• Parents contribute significantly when it comes to ensuring student success and mental well-being. Despite stereotypes about “helicopter parents” being prevalent even for college students, BNED’s report found that most parents are moderately involved in their children’s academic lives. In examining specific ways in which they are involved, most parents (93%) said they provide financial support – such as paying tuition and/or room and board – and offering emotional support such as when their child is homesick. In addition, most parents believe the stigma around mental health has decreased in recent years – and many feel comfortable having open conversations with the children about managing stress and other mental health challenges. And these conversations – whether it’s with parents, faculty members or friends – make a difference, according to Ron Goldman, co-founder and CEO of Kognito. “Conversations play a critical role in building coping skills, social connectedness, and motivating those in need to seek help. While these conversations can be difficult, they are necessary. It is therefore critical that mental health initiatives at universities and colleges go beyond building awareness of the impact of psychological distress and begin to train and empower their faculty, staff, and students with the confidence and communication skills to seek help and effectively approach those in need to provide support and motivation to connect with available help.”

To access the full report, click here. For more information on Barnes & Noble Education, visit: https://www.bned.com.

Survey Methodology
Barnes & Noble College Insights℠ conducted an online quantitative survey among 762 college students and 1,708 parents of current college students to better understand the state of mental and physical well-being among college students.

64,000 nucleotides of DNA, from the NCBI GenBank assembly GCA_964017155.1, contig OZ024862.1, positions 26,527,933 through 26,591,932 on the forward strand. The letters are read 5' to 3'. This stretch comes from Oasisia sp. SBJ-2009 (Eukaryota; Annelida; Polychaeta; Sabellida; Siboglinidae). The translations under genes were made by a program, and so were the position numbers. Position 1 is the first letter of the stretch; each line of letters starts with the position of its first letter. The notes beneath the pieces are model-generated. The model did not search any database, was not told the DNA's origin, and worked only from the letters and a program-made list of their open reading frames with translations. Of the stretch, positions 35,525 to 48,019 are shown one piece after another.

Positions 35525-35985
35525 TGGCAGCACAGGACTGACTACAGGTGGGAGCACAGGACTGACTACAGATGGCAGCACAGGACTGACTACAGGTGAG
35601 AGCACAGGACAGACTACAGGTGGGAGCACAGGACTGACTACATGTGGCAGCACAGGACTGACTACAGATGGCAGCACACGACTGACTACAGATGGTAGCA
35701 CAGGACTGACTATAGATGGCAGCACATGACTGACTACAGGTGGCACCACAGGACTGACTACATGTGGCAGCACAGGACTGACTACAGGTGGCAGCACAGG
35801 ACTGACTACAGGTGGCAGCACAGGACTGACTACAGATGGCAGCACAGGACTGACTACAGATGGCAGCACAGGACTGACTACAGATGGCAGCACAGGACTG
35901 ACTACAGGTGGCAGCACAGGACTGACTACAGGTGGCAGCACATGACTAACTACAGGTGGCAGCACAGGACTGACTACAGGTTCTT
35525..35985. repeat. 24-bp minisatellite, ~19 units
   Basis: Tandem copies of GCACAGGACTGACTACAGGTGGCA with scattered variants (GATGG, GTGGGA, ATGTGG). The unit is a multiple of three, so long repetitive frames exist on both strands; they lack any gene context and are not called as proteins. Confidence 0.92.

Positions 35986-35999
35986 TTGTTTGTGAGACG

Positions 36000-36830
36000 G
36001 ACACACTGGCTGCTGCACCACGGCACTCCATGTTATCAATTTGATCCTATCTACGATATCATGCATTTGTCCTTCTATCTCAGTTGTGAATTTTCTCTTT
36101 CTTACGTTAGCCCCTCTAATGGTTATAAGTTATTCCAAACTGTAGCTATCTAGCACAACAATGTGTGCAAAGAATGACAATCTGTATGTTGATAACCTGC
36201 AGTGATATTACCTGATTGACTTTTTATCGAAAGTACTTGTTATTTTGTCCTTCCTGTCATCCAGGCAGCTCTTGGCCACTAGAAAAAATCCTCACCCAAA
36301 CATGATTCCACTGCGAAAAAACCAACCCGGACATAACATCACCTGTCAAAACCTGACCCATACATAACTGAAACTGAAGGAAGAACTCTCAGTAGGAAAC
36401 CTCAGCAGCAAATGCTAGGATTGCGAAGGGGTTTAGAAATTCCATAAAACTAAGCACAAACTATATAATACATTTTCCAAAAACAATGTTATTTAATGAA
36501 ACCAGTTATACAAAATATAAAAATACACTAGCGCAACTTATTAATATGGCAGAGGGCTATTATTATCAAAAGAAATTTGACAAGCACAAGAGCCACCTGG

About Barnes & Noble Education
Barnes & Noble Education, Inc. (NYSE:BNED)
is a leading provider of higher education and K-12 educational products and solutions. Through its Retail segment, Barnes & Noble Education operates 1,448 physical and virtual bookstores across the U.S., serving more than 6 million students and faculty. Through its Digital Student Solutions segment, the Company offers direct-to-student products and services that help students study more effectively and improve academic performance, enabling them to gain the valuable skills necessary to succeed after college. Through its Wholesale segment, the Company operates one of the largest textbook wholesale distribution channels in the United States. For more information please visit www.bned.com.

BNED companies include: Barnes & Noble College Booksellers, LLC, MBS Textbook Exchange, LLC, BNED LoudCloud, LLC, Student Brands, LLC, and PaperRater, LLC. General information on Barnes & Noble Education may be obtained by visiting the Company's corporate website: www.bned.com.

Carolyn J. Brown
Senior Vice President
Corporate Communications & Public Affairs
(908) 991-2967
cbrown@bned.com